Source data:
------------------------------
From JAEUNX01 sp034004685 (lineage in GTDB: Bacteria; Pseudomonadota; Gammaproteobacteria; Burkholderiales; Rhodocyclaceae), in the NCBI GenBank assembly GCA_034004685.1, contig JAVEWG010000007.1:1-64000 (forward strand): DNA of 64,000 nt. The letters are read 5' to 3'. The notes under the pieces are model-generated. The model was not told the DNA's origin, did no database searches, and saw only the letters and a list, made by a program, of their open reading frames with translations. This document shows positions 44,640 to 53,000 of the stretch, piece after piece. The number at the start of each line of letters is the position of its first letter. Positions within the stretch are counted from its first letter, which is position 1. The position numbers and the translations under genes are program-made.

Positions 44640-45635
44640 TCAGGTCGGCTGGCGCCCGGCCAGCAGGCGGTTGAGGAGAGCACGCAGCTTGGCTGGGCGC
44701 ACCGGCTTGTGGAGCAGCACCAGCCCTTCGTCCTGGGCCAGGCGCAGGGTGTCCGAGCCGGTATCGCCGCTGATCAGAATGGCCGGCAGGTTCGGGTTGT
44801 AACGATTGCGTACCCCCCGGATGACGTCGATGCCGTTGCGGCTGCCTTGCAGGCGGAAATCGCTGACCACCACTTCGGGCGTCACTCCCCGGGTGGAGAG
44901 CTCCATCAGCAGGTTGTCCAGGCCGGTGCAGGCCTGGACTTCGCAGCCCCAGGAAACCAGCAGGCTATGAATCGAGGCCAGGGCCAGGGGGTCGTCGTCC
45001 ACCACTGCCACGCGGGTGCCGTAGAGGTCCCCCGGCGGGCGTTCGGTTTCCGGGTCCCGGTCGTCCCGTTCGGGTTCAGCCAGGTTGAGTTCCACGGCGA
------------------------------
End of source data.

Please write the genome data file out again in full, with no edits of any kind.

From JAEUNX01 sp034004685 (lineage in GTDB: Bacteria; Pseudomonadota; Gammaproteobacteria; Burkholderiales; Rhodocyclaceae), in the NCBI GenBank assembly GCA_034004685.1, contig JAVEWG010000007.1:1-64000 (forward strand): DNA of 64,000 nt. The letters are read 5' to 3'. The notes under the pieces are model-generated. The model was not told the DNA's origin, did no database searches, and saw only the letters and a list, made by a program, of their open reading frames with translations. This document shows positions 44,640 to 53,000 of the stretch, piece after piece. The number at the start of each line of letters is the position of its first letter. Positions within the stretch are counted from its first letter, which is position 1. The position numbers and the translations under genes are program-made.

Positions 44640-45635
44640 TCAGGTCGGCTGGCGCCCGGCCAGCAGGCGGTTGAGGAGAGCACGCAGCTTGGCTGGGCGC
44701 ACCGGCTTGTGGAGCAGCACCAGCCCTTCGTCCTGGGCCAGGCGCAGGGTGTCCGAGCCGGTATCGCCGCTGATCAGAATGGCCGGCAGGTTCGGGTTGT
44801 AACGATTGCGTACCCCCCGGATGACGTCGATGCCGTTGCGGCTGCCTTGCAGGCGGAAATCGCTGACCACCACTTCGGGCGTCACTCCCCGGGTGGAGAG
44901 CTCCATCAGCAGGTTGTCCAGGCCGGTGCAGGCCTGGACTTCGCAGCCCCAGGAAACCAGCAGGCTATGAATCGAGGCCAGGGCCAGGGGGTCGTCGTCC
45001 ACCACTGCCACGCGGGTGCCGTAGAGGTCCCCCGGCGGGCGTTCGGTTTCCGGGTCCCGGTCGTCCCGTTCGGGTTCAGCCAGGTTGAGTTCCACGGCGA